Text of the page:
ps. You can keep the bike. And the ability to dance to Elton John without a hint of irony. (I assume it’s without irony. If it wasn’t, forget it. It would never work between us.)

Theme Tune.

Shhh…. Crowded House has Australian members too.

There’s a battle ahead,
Many battles are lost,
But you’ll never see the end of the road
while you’re travelling with me

I like to think of this song as a love song to the Josie, her mother and her grandmother. That was my favourite aspect of this book and it was sososo perfectly depicted.
Also, in relation to Mr Coote.

“Promise me you’ll never stop dreaming.”

I promise, Jacob.
I mean… uh…
Josie promises.
*shifty look*

Strictly Savage Garden Story Song.

Due to the fact it would be a travesty of the highest order if this song did not feature in at least one of my reviews, I dedicate this song not just to this book but to all of Ms Marchetta’s books.

Because, guys… I have no more to read until Froi comes out, which isn’t for a like a gabillionjillion years in the UK.
*gnaws on hand*
So, I feel like I need to take a moment to pay homage to them all until we are reunited… take it away Darren.

It takes a real man to look good in sepia.

Boy Angst.
9/10. Holy moly, never mind Josie, her and Jacob’s relationship nearly gave me a heart attack. Seriously. Every scene made me feel like I’d ran a marathon and then got on a rollercoaster and then demolished a crate of Red Bull. Or that cheap stuff you get in Tescos which is ten times worse.
It was so….raaaargh.
Yes. Exactly like that.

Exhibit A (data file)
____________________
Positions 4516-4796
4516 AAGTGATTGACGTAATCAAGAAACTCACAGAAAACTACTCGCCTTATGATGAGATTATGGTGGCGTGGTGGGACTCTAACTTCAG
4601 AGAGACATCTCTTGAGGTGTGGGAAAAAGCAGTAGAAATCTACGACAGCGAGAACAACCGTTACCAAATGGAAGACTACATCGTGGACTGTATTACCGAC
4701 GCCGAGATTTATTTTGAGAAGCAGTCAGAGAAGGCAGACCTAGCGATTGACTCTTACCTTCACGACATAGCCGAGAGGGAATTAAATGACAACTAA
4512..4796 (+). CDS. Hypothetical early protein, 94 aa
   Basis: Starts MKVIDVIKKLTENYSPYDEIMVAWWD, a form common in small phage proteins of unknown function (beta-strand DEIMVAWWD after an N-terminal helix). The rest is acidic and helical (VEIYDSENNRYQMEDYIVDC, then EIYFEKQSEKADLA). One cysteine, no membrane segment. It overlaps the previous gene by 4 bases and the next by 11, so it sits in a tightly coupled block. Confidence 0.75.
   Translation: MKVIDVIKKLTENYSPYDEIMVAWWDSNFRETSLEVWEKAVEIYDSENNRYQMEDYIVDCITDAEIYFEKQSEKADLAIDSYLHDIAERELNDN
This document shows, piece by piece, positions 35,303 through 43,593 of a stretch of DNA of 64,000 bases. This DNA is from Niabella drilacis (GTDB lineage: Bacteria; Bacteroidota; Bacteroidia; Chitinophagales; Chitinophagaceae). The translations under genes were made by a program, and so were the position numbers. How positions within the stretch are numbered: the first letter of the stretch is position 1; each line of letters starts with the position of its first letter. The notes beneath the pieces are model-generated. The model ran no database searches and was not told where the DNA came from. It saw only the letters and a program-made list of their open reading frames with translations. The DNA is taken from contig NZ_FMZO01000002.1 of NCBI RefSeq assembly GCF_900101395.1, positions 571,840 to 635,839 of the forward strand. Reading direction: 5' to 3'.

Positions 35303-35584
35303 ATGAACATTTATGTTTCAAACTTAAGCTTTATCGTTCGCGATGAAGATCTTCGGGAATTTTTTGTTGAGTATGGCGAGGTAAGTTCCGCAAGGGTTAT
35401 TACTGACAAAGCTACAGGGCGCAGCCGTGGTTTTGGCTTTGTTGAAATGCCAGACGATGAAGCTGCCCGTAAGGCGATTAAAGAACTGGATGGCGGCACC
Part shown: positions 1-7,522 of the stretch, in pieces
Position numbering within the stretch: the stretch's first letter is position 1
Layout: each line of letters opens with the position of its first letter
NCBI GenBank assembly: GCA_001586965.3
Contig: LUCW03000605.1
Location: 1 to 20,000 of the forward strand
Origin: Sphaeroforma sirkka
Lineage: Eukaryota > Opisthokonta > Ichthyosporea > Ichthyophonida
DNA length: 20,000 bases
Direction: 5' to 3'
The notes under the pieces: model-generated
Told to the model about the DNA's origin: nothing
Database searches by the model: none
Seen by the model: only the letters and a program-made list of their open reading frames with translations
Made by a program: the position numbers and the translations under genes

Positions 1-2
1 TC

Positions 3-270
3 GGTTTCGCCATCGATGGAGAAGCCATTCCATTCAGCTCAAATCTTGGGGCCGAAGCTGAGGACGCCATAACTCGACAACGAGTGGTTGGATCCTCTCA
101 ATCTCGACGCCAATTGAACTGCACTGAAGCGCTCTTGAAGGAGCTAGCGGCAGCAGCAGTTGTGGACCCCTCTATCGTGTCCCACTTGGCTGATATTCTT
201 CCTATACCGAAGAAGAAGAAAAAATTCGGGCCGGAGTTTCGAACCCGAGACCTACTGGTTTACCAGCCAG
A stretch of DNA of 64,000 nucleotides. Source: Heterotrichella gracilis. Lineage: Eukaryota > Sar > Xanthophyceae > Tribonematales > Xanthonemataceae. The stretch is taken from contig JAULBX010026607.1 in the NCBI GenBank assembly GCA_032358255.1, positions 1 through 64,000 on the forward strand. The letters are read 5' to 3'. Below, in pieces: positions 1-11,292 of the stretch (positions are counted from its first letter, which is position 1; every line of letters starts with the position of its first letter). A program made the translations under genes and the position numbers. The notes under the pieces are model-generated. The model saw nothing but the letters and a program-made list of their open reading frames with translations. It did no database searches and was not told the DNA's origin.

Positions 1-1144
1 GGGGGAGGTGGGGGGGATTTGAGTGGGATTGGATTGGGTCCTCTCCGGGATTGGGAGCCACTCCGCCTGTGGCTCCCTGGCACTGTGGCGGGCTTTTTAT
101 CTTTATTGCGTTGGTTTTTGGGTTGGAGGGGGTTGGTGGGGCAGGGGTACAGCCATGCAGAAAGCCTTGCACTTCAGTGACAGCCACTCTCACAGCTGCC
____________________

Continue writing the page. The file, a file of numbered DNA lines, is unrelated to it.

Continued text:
(And some people say I’m not articulate. Pfft. )
But it was also full of lip quivering moments and butterflies and some extremely tender moments which I just adored.
It was a very realistic portrayal of first love where emotions are running high and everything is amplified and it all feels like being on the back of a motorcycle driven by a boy of whom your mother wouldn’t approve.
And that ending? Perfezione. Thanks free online translation service!

Sadness Poignancy Scale.
7/10. I wouldn’t say this book was necessarily sad (except for ONE bit. Which reached into my chest and ripped out my heart) but there was a definite sense of poignancy with Josie and her relationship with the past and the future.
I don’t want to spoil anything, but this is such a rich book with one foot firmly placed in the past. Looking for Alibrandi is full of all these delicious little layers that are perfectly constructed and, as we delve into Josie’s family past, it becomes obvious that nothing is as it seems. Traditions and beliefs are questioned, identities are challenged and those seemingly insignificant decisions will continue to shape generations to come.
My favourite part of this story was reading about Josie’s grandmother and her experiences as an Italian in Australia all those years back. They were told with such warmth and passion, it often felt like I was sat in that little living room sweltering with no air conditioning listening to the Alibrandi’s stories.
Like I said, this book didn’t make me necessarily sad (except that ONE bit.) but it made me think and feel like I need to go round to my grandparent’s houses and listen to their stories because after all they’re my stories too.

Recommended For.

People who have ever felt they don’t fit in. People who think that the stories their grandparent’s tell them are the most interesting. People who would wag class to go and see a rock star. People who wish that fairy bread was common practice in the UK (which is the most random/inevitably delicious party snack ever! Good choice, John, good choice). People who wish every boy could play Blowin’ in the Wind on a recorder. People who think underwear is an effective contraception. People who don’t get the urge to cut off boy’s hair when they see it tied in a ponytail. People who will never stop dreaming.

This review is part of

You can find out more here.